- Now I see the literal sense, even on a small scale, that phrase so many times I have heard and used “this is the plague”, a term usually used to refer to a disease that spreads rapidly, often used for those “weeds “that appear everywhere and no one knows how to remove them. Something similar happened to the pigs. And do not talk of “plague” in the sense of an unpleasant smell.
For the past year or so we are raising pigs, also broilers hens, the odd rabbit and three “guinea pigs”, here called “parakeets” best four, the other day another was born. In mid-February (the 20th) we got four ducks, sharing land with few fish falling from the sky, as the say with the rain, and it seems to be true, they appeared in a pond that is sometimes used as a pool, after days of heavy rain.
Until February 5 breeding pigs was doing fairly well, it is true that the previous week we saw some of them a little thin, we blamed the food, it would have been more limited as the number and size of the pigs were growing, or that the feed did not have enough “fattening elements”. The following day, after a night of heavy rain, 5 pigs were found dead, quickly the alarm was sounded .It is true that we had found some dead, but they were always tiny, In all this time I do not think they have reached half a dozen.
We called the person responsible for agriculture, who has advised and worked with us on other occasions. After some time two veterinarians were called to see the situation and take appropriate action. Various samples of blood were taken of both living and dead pigs, opting not want to give us hope, but rather, saying that it may not be the dreaded “ASF” (here called “swine fever “), the samples were sent to Maputo, the capital of the country, and in 24 or 48 hours we would have an answer.
The next morning, the two vets returned to see how things are going and openly wondered how many pigs would be found dead, twelve was the answer. At this, it seemed there was no need to wait for the results to confirm what was suspected: it was the plague!
They were all affected but not yet showing it: they were lifeless , with small red marks like moles, all over their bodies … We had to do what they call “sanitary slaughter”, that is, must be removed to prevent the further spread of the disease. What to do with the nearly 60 pigs that were still alive? Those who look worse remove them and let nature take its course. Those that looked ok, take advantage of that and slaughter them, if we still have time, the meat is usable, this way we try and recover some of the expenses and work .
We got in touch with the nearest municipal slaughterhouse, to see if they can butcher the better off ones. They cannot, due overwork and we would have to wait until the next day. The veterinarians warned us, if you waited until tomorrow we may not have any “usable meat”, and offered us the possibility of asking for the Provincial Department of Livestock´s authorization to slaughter the pigs in own center. The veterinarians offered to control the mass slaughter, permission was given, and 26 pigs were slaughtered and cleaned in one afternoon. We asked for help and reinforcements and more than a dozen people helped, including some of the older kids the “Lar” collaborated in this task, some to butcher and the others responsible for cleaning them, holding them, opening them…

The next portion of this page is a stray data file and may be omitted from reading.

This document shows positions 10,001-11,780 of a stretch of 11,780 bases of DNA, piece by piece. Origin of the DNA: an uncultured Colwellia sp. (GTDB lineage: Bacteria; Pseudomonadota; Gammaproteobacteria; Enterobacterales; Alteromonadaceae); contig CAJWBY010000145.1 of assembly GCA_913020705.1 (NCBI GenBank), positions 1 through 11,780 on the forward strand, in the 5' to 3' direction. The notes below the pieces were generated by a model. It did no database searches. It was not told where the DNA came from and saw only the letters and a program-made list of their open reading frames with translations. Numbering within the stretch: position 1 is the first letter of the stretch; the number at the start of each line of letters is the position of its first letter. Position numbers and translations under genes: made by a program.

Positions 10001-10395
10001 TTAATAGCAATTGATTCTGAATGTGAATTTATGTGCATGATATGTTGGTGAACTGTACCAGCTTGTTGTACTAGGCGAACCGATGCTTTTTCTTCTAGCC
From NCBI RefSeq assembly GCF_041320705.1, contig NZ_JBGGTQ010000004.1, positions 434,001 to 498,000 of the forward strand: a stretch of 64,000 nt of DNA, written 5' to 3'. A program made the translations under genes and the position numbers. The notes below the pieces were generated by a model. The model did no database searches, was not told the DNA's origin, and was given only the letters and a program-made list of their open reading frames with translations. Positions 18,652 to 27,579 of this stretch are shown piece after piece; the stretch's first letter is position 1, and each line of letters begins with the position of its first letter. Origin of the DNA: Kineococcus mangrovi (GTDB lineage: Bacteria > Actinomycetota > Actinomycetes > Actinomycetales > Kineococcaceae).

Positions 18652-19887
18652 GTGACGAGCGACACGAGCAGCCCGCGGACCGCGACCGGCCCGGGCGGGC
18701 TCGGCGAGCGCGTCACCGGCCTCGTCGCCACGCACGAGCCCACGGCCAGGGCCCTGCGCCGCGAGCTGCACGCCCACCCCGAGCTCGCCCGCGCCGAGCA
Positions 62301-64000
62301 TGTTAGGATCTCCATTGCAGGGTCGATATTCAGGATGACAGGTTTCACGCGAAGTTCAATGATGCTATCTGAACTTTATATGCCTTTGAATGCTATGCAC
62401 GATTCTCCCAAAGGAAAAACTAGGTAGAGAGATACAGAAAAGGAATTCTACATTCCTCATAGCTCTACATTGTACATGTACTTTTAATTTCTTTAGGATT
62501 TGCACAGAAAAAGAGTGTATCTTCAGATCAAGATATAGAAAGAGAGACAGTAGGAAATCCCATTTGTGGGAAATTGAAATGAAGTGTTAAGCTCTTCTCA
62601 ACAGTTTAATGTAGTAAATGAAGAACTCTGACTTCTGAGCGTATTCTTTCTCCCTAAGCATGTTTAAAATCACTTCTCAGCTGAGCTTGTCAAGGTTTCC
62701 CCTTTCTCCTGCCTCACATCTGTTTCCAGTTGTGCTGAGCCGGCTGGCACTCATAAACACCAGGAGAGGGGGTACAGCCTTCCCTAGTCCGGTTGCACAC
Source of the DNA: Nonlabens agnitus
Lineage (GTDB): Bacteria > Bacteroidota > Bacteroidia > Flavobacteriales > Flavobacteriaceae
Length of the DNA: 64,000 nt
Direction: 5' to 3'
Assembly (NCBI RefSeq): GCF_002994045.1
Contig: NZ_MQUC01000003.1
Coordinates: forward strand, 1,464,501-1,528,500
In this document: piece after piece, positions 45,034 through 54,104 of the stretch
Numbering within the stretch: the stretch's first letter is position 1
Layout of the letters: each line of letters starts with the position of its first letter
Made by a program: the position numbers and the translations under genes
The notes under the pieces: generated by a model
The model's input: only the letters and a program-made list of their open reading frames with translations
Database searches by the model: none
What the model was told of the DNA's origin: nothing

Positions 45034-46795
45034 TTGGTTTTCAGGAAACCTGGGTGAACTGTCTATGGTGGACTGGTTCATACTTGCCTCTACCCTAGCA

During this process we discarded another five, including the male breading pig we had, only one “big” (adult) who was apparently in acceptable conditions, and it was the last to be put under the knife after being held for almost everyone. The meat of just over 20 animals, mostly small, one medium pig, ended that night in the freezer, the rest of the animal had to be throw away. A slightly larger number were burned and buried.
As expected in the following days those remaining pigs died. Although there is always the miracle of life, often hard to see, a large sow (very thin) and a baby are still alive, immune from the sickness , although, we were told by the veterinarians, who returned about ten days later, they are also infected, but just do not show symptoms of the disease, so we have to sacrifice them before we can raise more.
Now we are with the two survivors, hoping they increase their weight and knowing, that once they are removed and the pen the whole area disinfect will have to wait at least two months before you start breeding again.
For now, we continue with chickens, increase the number of ducks and begin a new activity: livestock, cattle breeding, which can greatly help feed the Lar, both with milk and with meat. We rely on God’s help, hoping that He will help us in this new stage that faces our farm.